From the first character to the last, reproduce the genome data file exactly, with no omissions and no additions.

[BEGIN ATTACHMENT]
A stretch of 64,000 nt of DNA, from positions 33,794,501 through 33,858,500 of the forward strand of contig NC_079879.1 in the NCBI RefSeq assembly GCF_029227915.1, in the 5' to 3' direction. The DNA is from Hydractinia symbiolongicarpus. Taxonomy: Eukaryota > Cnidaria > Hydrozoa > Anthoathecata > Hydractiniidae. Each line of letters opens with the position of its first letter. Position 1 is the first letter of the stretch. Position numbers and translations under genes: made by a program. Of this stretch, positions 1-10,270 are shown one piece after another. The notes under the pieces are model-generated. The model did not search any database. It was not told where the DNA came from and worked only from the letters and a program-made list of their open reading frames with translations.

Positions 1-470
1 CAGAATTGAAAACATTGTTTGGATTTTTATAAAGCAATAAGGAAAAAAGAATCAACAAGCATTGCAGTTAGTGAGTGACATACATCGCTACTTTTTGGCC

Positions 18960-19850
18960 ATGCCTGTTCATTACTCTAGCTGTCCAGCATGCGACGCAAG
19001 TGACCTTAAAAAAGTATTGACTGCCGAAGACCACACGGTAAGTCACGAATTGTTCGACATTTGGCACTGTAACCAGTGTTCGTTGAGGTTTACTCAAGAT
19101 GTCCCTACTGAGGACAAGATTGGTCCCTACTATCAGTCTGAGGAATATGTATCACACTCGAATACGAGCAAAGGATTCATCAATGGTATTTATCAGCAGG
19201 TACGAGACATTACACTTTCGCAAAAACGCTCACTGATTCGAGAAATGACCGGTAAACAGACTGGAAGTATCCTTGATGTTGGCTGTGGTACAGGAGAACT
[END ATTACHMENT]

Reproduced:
A stretch of 64,000 nt of DNA, from positions 33,794,501 through 33,858,500 of the forward strand of contig NC_079879.1 in the NCBI RefSeq assembly GCF_029227915.1, in the 5' to 3' direction. The DNA is from Hydractinia symbiolongicarpus. Taxonomy: Eukaryota > Cnidaria > Hydrozoa > Anthoathecata > Hydractiniidae. Each line of letters opens with the position of its first letter. Position 1 is the first letter of the stretch. Position numbers and translations under genes: made by a program. Of this stretch, positions 1-10,270 are shown one piece after another. The notes under the pieces are model-generated. The model did not search any database. It was not told where the DNA came from and worked only from the letters and a program-made list of their open reading frames with translations.

Positions 1-470
1 CAGAATTGAAAACATTGTTTGGATTTTTATAAAGCAATAAGGAAAAAAGAATCAACAAGCATTGCAGTTAGTGAGTGACATACATCGCTACTTTTTGGCC

Positions 18960-19850
18960 ATGCCTGTTCATTACTCTAGCTGTCCAGCATGCGACGCAAG
19001 TGACCTTAAAAAAGTATTGACTGCCGAAGACCACACGGTAAGTCACGAATTGTTCGACATTTGGCACTGTAACCAGTGTTCGTTGAGGTTTACTCAAGAT
19101 GTCCCTACTGAGGACAAGATTGGTCCCTACTATCAGTCTGAGGAATATGTATCACACTCGAATACGAGCAAAGGATTCATCAATGGTATTTATCAGCAGG
19201 TACGAGACATTACACTTTCGCAAAAACGCTCACTGATTCGAGAAATGACCGGTAAACAGACTGGAAGTATCCTTGATGTTGGCTGTGGTACAGGAGAACT